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In the news this month: solar flares as activity increases is solar cycle 24

Sunspot 1158
Sunspot 1158 CREDIT: Karzaman Ahmad, Langkawi National Observatory, Malaysia
After a prolonged period of very little activity, the Sun produced the first X-class flare of solar cycle 24 during February. X-class flares are the most powerful solar events, producing X-rays and sending large amounts of charged particles out into space in what is known as a coronal mass ejection, or CME. Originating from a spot on the Sun's surface known as Active Region 1158, a region wider than Jupiter containing several sunspots, this particular eruption (the strongest in four years) peaked at 0156 UT on February 15th and resulted in a CME heading in our direction, producing some good displays of aurora at high latitudes a few days later. On February 18th, sunspot complex 1161-1162 also erupted, sending a further significant CME in the Earth's direction. Now that the Sun's activity is starting to increase again, it is worth taking a look, but make sure that if you do observe the Sun, you do it safely. NEVER point a telescope or binoculars at the Sun.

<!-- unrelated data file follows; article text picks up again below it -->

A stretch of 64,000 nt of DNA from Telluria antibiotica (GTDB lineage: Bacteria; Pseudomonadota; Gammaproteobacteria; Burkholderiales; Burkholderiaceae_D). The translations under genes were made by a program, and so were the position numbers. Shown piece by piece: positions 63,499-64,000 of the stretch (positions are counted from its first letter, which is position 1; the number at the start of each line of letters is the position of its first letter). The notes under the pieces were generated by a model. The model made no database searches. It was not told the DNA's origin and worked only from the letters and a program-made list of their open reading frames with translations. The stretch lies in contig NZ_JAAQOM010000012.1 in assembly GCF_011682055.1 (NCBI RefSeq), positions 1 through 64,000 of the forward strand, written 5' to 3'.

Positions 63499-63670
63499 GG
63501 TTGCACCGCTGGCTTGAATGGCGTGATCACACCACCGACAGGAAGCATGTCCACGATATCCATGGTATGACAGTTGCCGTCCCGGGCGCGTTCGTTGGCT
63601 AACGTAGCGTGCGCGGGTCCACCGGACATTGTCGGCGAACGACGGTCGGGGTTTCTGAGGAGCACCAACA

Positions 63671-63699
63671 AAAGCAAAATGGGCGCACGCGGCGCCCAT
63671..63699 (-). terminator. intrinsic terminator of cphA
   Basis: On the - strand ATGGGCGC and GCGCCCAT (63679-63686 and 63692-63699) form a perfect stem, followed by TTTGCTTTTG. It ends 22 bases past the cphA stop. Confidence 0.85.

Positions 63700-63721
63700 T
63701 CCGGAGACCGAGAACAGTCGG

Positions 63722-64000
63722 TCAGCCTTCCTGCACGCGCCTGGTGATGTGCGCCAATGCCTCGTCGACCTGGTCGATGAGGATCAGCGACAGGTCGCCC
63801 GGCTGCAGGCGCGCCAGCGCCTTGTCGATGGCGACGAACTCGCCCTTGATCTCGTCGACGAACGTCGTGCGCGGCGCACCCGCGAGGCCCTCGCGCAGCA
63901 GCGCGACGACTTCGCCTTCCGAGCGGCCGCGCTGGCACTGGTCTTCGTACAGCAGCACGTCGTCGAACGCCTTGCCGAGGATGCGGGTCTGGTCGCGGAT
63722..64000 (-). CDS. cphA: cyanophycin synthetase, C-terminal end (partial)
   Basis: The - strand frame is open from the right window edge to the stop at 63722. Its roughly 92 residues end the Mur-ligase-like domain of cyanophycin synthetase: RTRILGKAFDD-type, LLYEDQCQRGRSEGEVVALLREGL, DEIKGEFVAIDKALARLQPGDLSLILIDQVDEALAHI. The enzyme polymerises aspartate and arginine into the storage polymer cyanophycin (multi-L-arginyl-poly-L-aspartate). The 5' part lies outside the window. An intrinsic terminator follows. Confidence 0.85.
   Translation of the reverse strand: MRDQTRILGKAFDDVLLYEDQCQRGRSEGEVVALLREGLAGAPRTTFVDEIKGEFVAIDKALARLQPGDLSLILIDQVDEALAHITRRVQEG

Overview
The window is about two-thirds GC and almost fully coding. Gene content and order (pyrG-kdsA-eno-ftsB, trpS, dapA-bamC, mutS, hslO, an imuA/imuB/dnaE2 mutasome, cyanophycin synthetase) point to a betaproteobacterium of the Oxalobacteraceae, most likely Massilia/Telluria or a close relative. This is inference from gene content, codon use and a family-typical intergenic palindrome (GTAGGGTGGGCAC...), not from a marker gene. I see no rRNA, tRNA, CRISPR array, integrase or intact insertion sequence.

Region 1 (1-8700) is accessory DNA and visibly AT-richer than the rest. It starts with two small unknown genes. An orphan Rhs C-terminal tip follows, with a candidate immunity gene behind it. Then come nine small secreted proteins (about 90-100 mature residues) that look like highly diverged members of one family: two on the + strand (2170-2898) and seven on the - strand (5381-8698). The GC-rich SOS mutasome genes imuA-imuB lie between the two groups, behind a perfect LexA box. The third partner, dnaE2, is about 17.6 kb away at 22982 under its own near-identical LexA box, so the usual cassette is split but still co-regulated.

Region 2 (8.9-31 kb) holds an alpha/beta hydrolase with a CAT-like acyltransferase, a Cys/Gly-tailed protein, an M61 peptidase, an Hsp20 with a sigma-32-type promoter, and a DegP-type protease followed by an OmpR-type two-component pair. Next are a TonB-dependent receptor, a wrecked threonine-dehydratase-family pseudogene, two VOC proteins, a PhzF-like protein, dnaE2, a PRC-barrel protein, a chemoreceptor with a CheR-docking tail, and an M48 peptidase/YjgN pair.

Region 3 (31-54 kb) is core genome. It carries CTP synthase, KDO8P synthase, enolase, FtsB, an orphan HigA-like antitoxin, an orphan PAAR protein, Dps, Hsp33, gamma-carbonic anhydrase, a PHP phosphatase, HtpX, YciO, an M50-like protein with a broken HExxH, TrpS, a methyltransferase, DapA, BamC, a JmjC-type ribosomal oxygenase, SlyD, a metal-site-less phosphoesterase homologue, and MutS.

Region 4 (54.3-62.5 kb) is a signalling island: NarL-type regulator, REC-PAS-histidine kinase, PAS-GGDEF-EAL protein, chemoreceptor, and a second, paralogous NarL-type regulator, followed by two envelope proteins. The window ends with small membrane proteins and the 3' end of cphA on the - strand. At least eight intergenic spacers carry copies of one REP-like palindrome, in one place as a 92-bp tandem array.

This blog post is a news story from the Jodcast, aired in the March 2011 edition.

Posted by Megan on Wednesday 02nd Mar 2011 (06:40 UTC) | Add a comment | Permalink

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